Two former pit bosses are suing the Tropicana Casino and Resort in Atlantic City for replacing them with younger workers.
The Tropicana already faces an EEOC lawsuit on behalf of 20 employees ranging in age from their late 40s to their early 70s who were laid off in January when the Tropicana trimmed about 20% of its staff. An attorney for the plaintiffs said most of the employees “worked for the majority of their life in the casino industry, have a high school degree and have very little ability to make anywhere near the kind of money they were making at the casinos in another industry.”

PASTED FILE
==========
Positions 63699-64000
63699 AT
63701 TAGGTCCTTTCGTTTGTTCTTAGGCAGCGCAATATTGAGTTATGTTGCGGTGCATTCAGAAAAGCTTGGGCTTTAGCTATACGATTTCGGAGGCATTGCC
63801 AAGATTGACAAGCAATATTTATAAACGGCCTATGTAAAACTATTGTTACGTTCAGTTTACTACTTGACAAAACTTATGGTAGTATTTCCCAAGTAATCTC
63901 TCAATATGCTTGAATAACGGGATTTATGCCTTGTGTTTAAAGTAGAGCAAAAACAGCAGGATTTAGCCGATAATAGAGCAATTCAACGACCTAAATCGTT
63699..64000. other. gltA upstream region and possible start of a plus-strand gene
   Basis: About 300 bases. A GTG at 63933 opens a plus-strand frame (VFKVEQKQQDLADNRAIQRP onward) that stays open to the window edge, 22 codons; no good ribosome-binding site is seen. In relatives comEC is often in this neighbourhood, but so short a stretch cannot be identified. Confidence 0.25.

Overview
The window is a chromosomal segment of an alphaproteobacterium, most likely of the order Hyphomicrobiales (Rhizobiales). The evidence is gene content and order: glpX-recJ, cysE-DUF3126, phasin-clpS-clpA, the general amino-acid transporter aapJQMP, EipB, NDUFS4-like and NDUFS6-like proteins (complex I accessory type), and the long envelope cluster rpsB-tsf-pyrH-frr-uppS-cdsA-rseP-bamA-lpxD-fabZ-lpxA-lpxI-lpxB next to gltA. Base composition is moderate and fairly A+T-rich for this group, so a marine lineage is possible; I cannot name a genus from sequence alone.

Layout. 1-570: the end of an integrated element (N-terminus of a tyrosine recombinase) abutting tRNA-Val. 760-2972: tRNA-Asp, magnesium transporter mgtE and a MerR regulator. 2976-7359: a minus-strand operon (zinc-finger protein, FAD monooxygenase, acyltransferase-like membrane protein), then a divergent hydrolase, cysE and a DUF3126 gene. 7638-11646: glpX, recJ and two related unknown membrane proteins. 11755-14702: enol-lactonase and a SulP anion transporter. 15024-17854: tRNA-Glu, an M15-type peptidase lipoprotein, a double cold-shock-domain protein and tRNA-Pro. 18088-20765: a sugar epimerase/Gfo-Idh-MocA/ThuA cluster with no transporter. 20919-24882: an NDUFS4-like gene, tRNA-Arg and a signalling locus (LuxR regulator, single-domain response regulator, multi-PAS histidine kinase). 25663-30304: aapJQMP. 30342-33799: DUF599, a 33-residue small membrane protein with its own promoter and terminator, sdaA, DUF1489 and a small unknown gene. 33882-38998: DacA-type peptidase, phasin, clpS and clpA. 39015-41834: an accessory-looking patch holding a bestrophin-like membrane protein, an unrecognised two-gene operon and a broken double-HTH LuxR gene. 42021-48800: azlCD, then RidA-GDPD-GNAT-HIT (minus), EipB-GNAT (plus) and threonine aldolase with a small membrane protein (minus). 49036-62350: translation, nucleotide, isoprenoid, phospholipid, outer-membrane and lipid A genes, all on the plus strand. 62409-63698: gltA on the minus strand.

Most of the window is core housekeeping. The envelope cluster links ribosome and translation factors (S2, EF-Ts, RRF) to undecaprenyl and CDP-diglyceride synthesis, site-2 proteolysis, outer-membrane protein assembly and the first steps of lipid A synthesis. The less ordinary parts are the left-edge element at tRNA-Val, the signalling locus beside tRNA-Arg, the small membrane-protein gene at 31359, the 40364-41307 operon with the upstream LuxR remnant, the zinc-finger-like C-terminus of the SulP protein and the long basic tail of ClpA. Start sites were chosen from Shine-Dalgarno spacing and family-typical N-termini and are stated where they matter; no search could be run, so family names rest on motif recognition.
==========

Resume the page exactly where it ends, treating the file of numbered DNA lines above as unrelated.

The two pit bosses say the company told them their positions were surplus and could be eliminated without negatively affecting the Tropicana’s operations. But after they left, younger, less experienced employees were promoted to their positions. Supervisors later admitted the pit bosses should have been kept on, and the younger people laid off.
Oops. That’s a gamble that probably will not pay off for the Tropicana.
- How to Fire an Employee the Legal Way: 6 Termination Guidelines
- Found liable for discrimination? You'll owe back pay, even if fired worker starts a new business
- Two Ohio cases will test 'ministerial exception"
- In court, consistency is key: Prepare to justify all deviations from company rules
- Loose lips lead to liability when word of alleged employee wrongdoing leaks out